The Mandela Rules

United Nations Standard Minimum Rules for the Treatment of Prisoners (the Mandela Rules)

Preliminary observations

Preliminary observation 1

The following rules are not intended to describe in detail a model system of penal institutions. They seek only, on the basis of the general consensus of contemporary thought and the essential elements of the most adequate systems of today, to set out what is generally accepted as being good principles and practice in the treatment of prisoners and prison management.

Preliminary observation 2

1. In view of the great variety of legal, social, economic and geographical conditions in the world, it is evident that not all of the rules are capable of application in all places and at all times. They should, however, serve to stimulate a constant endeavour to overcome practical difficulties in the way of their application, in the knowledge that they represent, as a whole, the minimum conditions which are accepted as suitable by the United Nations.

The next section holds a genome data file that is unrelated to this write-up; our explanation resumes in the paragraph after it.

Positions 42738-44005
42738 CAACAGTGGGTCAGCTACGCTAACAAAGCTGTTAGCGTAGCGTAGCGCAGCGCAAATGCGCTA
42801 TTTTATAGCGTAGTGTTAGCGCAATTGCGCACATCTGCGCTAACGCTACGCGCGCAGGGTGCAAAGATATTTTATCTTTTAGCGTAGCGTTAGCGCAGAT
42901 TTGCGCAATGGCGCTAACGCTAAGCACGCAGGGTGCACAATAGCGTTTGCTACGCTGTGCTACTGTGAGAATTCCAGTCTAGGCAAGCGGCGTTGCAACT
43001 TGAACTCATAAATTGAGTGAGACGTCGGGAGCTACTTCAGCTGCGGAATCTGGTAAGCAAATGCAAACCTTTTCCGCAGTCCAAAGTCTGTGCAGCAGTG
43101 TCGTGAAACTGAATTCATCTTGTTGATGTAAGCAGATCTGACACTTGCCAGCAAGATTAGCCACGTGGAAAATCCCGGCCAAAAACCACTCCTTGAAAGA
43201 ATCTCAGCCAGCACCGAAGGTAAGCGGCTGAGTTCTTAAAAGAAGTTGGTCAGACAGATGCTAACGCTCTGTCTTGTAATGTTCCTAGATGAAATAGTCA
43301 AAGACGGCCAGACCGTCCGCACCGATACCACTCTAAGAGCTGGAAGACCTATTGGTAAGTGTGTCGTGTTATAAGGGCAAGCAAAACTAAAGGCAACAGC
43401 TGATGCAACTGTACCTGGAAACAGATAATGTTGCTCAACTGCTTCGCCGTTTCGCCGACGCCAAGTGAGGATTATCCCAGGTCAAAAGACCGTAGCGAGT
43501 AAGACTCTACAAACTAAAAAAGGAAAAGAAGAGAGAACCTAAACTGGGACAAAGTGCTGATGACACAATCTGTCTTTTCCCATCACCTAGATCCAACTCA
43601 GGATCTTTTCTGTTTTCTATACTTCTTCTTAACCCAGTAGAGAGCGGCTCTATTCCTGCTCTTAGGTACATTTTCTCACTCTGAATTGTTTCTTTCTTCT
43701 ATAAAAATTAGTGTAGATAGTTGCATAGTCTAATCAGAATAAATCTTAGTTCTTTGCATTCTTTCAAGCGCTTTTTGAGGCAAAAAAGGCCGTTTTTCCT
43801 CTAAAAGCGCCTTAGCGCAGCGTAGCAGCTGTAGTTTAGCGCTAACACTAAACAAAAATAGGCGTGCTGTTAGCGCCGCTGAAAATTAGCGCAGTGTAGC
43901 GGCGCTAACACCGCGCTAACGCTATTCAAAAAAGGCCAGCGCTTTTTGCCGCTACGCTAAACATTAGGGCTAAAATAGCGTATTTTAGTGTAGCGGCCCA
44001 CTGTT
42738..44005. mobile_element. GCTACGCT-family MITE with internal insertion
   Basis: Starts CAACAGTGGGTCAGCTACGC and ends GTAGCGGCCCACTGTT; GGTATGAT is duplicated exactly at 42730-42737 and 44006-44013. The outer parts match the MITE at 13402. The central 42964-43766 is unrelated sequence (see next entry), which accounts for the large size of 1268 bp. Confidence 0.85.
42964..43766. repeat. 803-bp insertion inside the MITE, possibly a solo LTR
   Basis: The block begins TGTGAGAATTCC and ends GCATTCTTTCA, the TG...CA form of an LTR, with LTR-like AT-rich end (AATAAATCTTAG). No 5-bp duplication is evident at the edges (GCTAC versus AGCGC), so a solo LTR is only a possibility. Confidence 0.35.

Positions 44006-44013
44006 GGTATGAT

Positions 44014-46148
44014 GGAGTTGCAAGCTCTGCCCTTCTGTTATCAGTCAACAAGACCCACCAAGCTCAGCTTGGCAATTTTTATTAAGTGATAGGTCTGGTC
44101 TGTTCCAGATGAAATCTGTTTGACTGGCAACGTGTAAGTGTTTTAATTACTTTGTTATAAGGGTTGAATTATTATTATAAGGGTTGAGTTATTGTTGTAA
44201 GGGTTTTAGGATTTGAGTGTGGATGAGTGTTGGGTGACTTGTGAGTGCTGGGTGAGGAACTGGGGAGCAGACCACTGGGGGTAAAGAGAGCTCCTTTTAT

2. On the other hand, the rules cover a field in which thought is constantly developing. They are not intended to preclude experiment and practices, provided these are in harmony with the principles and seek to further the purposes which derive from the text of the rules as a whole. It will always be justifiable for the central prison administration to authorize departures from the rules in this spirit.

Preliminary observation 3

1. Part I of the rules covers the general management of prisons, and is applicable to all categories of prisoners, criminal or civil, untried or convicted, including prisoners subject to “security measures” or corrective measures ordered by the judge.

2. Part II contains rules applicable only to the special categories dealt with in each section. Nevertheless, the rules under section A, applicable to prisoners under sentence, shall be equally applicable to categories of prisoners dealt with in

sections B, C and D, provided they do not conflict with the rules governing those categories and are for their benefit.

Preliminary observation 4

1. The rules do not seek to regulate the management of institutions set aside for young persons such as juvenile detention facilities or correctional schools, but in general part I would be equally applicable in such institutions.

2. The category of young prisoners should include at least all young persons who come within the jurisdiction of juvenile courts. As a rule, such young persons should not be sentenced to imprisonment.

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